The Town Council took the first step in renovating or rebuilding the North Attleborough Fire Department headquarters on Elm Street.
In a 6-0 vote on Feb 27, the council approved a motion requesting the Finance Subcommittee to transfer $125,000 in capital improvement stabilization funds for a feasibility study.
This will determine the cost, design, and equipment required to modernize the 100-year-old building.
Council President Justin Pare, Vice President John Simmons, and Councilor Darius Gregory were not present at the meeting and did not vote on the measure.
Town Manager Michael Borg said the study would provide a blueprint to build a better station as well as the price tag. He cited the purchase of new fire engines and the need for rapid response to emergencies as reasons to upgrade the station.
“We’ve been putting in a substantial amount of capitalization funds to sustain the station,” Borg said of the current building. “This would be the first step in determining what the exact requirements are and the potential costs.”
If approved by the subcommittee and the full council, the project would qualify as a capital improvement—a permanent change to structure or repair to a property.
At first, Borg and the council considered transferring $3 million in capitalization stabilization funds for renovating or building a new station. The price was an average estimate for capital projects of that scale.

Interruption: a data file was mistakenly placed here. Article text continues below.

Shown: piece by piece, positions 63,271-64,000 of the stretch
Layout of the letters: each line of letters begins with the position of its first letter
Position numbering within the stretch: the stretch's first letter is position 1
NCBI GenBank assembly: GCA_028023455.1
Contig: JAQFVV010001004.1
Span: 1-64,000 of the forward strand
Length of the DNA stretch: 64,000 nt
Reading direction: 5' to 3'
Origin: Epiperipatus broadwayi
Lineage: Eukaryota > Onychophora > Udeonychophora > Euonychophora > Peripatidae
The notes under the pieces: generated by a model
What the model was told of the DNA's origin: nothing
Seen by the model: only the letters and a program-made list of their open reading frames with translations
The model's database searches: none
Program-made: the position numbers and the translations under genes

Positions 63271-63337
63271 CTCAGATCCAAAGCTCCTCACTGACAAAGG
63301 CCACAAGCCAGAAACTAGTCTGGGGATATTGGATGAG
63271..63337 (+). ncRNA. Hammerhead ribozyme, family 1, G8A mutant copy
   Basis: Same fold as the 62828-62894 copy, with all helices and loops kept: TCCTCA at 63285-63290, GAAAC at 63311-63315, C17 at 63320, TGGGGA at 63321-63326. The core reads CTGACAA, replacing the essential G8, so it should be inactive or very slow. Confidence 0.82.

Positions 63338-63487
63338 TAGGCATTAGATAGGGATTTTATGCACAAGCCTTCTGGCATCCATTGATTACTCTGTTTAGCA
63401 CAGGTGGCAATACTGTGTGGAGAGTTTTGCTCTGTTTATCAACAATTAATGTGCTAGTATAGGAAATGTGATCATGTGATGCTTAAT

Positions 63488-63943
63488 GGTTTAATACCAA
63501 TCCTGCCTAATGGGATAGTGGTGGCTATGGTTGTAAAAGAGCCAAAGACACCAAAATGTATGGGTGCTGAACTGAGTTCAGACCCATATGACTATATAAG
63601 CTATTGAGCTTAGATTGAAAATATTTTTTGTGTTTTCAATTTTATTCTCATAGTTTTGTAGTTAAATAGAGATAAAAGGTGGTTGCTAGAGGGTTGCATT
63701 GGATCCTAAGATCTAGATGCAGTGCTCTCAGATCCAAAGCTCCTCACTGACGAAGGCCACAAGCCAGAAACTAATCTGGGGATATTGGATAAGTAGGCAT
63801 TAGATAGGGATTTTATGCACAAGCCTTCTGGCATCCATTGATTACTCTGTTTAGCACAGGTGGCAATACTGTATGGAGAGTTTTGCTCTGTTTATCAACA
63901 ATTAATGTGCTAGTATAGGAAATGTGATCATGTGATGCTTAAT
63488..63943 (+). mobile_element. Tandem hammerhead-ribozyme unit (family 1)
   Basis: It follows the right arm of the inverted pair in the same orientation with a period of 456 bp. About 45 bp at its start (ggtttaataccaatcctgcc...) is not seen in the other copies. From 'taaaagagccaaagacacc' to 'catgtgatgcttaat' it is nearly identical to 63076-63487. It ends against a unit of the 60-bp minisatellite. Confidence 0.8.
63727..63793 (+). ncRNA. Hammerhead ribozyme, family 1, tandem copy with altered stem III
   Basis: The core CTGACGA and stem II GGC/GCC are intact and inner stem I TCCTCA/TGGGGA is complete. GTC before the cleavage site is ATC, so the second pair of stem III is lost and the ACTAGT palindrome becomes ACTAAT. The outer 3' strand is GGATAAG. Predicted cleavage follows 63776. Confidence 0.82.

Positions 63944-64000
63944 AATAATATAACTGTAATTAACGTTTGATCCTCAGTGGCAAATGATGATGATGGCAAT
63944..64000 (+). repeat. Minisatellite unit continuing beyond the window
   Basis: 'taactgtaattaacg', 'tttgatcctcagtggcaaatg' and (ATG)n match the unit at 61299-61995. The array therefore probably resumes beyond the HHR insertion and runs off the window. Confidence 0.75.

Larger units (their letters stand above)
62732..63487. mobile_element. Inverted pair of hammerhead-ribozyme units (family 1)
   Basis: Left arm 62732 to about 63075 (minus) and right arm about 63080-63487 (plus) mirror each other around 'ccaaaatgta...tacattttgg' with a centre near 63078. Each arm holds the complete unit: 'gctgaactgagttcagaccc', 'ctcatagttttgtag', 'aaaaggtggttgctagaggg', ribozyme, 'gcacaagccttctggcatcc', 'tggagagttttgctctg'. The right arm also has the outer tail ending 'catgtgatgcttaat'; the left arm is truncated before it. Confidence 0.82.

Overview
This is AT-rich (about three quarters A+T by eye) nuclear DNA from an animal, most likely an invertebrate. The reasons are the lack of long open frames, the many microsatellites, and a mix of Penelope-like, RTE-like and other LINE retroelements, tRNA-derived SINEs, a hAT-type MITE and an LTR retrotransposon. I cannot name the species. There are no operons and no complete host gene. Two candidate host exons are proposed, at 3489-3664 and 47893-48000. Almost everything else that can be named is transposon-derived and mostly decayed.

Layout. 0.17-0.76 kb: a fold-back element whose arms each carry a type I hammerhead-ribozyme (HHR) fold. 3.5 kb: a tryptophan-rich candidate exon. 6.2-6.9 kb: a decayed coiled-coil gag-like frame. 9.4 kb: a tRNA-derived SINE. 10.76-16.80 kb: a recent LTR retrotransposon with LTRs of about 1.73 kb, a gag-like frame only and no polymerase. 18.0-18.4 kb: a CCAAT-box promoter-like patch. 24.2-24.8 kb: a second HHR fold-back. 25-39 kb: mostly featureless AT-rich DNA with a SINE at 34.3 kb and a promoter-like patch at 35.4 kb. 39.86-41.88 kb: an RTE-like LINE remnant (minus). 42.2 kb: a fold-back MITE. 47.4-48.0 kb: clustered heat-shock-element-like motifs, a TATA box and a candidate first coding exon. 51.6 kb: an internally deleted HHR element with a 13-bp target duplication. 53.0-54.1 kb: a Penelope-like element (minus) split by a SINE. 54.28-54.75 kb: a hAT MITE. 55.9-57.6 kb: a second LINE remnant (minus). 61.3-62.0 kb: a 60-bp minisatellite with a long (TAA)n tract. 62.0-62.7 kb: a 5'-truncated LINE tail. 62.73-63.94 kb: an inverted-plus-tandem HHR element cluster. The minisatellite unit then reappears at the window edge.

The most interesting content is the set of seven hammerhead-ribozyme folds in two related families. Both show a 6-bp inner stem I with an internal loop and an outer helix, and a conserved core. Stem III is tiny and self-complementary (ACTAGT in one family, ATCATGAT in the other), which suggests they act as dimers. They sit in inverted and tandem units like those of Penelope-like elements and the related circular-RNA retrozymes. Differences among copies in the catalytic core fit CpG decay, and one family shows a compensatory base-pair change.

After a conversation with North Attleborough Fire Chief Christopher Coleman, Borg said the best course of action was a feasibility study to determine the extent and cost.
“We cannot proceed until this is complete,” Borg said. “We’re moving towards undertaking this. It puts us in a position to understand the potential impacts and costs of a new fire station and fire headquarters.”
School Committee member John Costello, who attended the meeting, applauded the council’s vote and said he hopes the finance committee approves the study.
Costello is running for Town Council and said public safety is one of the most important issues he hears from voters.
“Aside from schools, public safety is the number one issue,” he said. “It’s been mentioned that the response time for our firefighters is going up, and the infrastructure of our station is 100 years old.”